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The Applicability of the “Insured vs. Insured” Exclusion in a D&O Policy in Federally Governed Receivership Cases: The Legal Status of the FDIC When It “Steps Into the Shoes” of Defunct Financial Institutions

By: Ekaterina Long

With a surge in security class actions and merger and acquisition transactions, executives across the borders face an ever-increasing liability exposure.[1] The increase in potential executive liability fuels a need for Directors and Officers (“D&O”) insurance policies.[2]

While the D&O policies do offer an executive liability protection, such protection is far from being ironclad, considering the presence of various exclusions within a typical D&O policy.[3] One of the more important exclusions—the “insured vs. insured”—is the focus of this note.[4]

Generally speaking, the “insured vs. insured” exclusion applies to preclude insurance coverage when a corporation files a lawsuit against its director or officer or when a director or officer sues another director or officer within the corporation for bad actions they committed while in their official capacities.[5]

In the United States, much of the litigation involving this exclusion arises in the context of the corporation’s bankruptcy and centers on the issue of whether courts view a corporation’s successor in interest as an “insured.”[6]

Viewing the successor in interest as an “insured” would trigger the application of the “insured vs. insured” exclusion, meaning that a director or officer allegedly responsible for bad actions would be unable to claim the benefits of the D&O coverage and the aggrieved shareholders or third parties with standing would potentially be unable to recover the loss that resulted from the director’s or officer’s bad actions.[7]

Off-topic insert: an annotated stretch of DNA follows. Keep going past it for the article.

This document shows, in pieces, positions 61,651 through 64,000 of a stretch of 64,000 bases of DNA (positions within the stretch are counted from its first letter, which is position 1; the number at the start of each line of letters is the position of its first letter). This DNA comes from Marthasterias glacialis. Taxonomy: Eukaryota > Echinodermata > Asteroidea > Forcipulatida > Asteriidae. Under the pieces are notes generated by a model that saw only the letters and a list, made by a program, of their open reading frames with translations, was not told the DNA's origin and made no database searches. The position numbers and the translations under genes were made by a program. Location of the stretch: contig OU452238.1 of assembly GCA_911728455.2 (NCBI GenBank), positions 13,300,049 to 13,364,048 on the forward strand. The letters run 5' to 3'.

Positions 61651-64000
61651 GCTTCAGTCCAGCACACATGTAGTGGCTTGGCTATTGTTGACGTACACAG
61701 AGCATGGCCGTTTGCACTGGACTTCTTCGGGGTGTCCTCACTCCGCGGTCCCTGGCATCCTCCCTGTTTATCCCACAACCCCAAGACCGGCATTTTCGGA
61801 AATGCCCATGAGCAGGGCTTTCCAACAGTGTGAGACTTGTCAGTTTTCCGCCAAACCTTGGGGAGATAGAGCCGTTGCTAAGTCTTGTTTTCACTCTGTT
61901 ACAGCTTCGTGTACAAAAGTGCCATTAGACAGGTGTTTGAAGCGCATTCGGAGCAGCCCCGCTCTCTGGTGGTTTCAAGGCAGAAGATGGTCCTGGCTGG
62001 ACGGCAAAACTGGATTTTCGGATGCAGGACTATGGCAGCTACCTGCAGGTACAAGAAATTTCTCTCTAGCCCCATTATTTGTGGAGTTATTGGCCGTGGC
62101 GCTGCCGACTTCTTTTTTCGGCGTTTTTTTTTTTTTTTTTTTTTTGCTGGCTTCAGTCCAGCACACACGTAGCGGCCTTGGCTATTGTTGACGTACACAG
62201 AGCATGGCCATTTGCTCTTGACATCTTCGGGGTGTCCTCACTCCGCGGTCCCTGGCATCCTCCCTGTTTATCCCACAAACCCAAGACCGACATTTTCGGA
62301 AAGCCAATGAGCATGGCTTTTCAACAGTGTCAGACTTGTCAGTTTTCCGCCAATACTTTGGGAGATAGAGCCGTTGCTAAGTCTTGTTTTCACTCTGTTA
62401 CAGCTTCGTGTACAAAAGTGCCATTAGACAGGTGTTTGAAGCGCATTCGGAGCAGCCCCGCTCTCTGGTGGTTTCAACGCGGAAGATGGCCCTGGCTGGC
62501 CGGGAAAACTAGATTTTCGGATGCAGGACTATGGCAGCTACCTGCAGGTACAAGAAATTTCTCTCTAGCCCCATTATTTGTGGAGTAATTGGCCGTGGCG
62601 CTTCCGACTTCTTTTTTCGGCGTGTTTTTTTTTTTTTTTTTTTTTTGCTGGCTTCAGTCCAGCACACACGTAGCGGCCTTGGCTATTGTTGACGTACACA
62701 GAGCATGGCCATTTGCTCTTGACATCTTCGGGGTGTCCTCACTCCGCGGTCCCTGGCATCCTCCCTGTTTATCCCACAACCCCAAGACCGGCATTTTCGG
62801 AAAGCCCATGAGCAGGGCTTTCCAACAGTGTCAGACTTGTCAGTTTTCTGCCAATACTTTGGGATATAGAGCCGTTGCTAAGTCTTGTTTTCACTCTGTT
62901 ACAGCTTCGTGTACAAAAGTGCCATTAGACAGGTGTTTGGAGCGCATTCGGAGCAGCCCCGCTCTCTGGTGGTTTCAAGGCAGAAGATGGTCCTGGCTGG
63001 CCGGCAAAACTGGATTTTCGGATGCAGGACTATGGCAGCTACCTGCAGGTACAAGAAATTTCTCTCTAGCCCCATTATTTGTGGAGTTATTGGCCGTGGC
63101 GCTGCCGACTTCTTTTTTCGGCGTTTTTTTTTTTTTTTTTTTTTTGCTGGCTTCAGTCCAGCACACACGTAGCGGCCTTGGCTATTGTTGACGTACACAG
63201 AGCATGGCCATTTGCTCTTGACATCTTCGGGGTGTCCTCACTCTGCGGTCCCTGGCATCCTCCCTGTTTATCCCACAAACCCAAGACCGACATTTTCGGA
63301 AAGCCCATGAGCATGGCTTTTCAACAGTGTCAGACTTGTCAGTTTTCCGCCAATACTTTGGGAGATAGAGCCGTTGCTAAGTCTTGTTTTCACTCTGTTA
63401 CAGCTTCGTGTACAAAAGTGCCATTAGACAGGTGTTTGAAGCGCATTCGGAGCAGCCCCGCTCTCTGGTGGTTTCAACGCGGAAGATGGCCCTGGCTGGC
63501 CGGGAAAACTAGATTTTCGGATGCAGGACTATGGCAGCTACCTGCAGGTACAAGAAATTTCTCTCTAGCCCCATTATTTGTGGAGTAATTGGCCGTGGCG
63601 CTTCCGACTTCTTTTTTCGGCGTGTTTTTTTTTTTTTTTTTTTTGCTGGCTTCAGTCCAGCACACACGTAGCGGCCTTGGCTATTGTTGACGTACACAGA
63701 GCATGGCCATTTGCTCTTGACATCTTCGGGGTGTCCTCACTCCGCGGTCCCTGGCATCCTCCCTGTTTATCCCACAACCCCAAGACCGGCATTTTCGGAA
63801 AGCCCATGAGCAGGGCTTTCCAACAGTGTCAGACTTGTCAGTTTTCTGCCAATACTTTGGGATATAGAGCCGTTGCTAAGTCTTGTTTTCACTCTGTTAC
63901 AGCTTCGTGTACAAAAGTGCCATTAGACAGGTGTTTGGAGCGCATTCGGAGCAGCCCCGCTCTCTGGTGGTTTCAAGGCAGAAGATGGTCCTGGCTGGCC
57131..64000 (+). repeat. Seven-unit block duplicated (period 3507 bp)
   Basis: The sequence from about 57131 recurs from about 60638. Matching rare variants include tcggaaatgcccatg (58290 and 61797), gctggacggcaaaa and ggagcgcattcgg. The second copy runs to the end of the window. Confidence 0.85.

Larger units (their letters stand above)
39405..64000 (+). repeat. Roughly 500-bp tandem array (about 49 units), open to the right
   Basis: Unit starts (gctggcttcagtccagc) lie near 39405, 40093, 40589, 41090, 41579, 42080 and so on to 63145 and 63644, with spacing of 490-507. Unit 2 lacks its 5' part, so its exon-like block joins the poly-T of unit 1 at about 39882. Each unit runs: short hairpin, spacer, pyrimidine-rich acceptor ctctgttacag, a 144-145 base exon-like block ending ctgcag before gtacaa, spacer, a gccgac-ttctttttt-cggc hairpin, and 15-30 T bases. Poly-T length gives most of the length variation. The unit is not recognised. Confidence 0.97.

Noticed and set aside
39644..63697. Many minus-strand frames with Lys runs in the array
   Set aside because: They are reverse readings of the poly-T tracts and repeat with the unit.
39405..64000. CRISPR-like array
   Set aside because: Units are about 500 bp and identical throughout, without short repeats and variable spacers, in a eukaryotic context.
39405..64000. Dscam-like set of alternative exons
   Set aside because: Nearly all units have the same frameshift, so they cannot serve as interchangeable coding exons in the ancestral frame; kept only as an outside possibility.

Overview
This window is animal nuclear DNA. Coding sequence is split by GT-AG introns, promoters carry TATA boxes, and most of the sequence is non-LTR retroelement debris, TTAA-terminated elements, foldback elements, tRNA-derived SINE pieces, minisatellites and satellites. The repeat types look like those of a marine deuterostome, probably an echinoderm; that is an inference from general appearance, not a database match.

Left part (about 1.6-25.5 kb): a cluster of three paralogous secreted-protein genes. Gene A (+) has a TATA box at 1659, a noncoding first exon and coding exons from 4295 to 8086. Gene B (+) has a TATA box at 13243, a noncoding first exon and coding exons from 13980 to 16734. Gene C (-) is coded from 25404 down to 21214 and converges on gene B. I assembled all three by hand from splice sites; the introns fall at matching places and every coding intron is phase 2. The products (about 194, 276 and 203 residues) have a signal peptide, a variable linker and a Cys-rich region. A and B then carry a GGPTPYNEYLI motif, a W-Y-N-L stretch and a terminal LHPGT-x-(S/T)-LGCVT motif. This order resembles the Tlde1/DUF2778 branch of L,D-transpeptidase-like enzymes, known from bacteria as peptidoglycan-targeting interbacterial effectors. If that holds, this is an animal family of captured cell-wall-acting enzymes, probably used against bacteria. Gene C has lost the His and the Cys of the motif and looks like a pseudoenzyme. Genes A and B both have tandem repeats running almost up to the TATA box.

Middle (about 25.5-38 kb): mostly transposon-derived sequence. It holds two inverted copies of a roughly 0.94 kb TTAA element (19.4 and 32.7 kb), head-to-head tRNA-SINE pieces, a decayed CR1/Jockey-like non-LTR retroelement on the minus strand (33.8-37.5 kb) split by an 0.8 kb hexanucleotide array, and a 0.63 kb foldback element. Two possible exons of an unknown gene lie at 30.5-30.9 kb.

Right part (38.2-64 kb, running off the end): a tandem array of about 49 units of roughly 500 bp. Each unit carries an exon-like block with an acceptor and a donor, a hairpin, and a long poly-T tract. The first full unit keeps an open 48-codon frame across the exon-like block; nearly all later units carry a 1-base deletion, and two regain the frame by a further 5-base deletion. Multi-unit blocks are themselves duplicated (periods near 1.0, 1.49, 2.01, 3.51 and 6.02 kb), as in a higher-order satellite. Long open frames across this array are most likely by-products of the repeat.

Conversely, viewing the successor in interest as separate from the “insured” would mean that the “insured vs. insured” exclusion would be inapplicable and the D&O coverage would potentially exist.[8]

To illustrate, in St. Paul Mercury Insurance Company v. Federal Deposit Insurance Corporation, the Ninth Circuit affirmed a California district court’s decision by restricting the exclusion’s application to the Federal Deposit Insurance Corporation (the “FDIC”) that assumed the legal status of the insured bank’s receiver.[9] Specifically, in St. Paul Mercury, the FDIC sued the bank’s directors and officers for tortious conduct in operating and managing the lending function of what eventually became the defunct bank.[10]

The Ninth Circuit agreed with the lower court’s holding that the “insured vs. insured” exclusion was ambiguous and that it failed to contain an express reference to the FDIC as receiver.[11] By so holding, the Ninth Circuit underscored that the FDIC is not an ordinary successor in interest and cannot be understood to act merely “on behalf” of the insured bank.

Rather, when the FDIC placed a bank in a federally governed receivership upon the bank’s insolvency, the FDIC assumed a unique position of representing several interests, including those of the defunct bank.[12] By its holding, the Court essentially guides the carriers to amend the D&O policy to expressly state that the “insured vs. insured” exclusion encompasses the FDIC as receiver or to engraft a plain and unambiguous regulatory exclusion.

Interestingly, the Court’s decision should come as no surprise to the carriers of the D&O policy. In the past two decades, American courts have consistently rejected the carriers’ argument that the “insured vs. insured” exclusion should apply to bar coverage when the claims against the directors and officers are brought by the insured corporation’s trustee or a bankruptcy estate’s representative in an attempt to recover under the insured’s D&O policy.[13]

In this regard, the Eleventh Circuit’s reasoning behind its 2014 decision in St. Paul Mercury Insurance Company v. Federal Insurance Corporation rhymes with that of the Ninth Circuit.[14] In that case, the FDIC sued two bank officers in a Georgia district court, alleging gross negligence and breaches of fiduciary duty in approving loans in violation of the insured bank’s loan policy and prudent lending practices and in failing to remediate these violations.[15]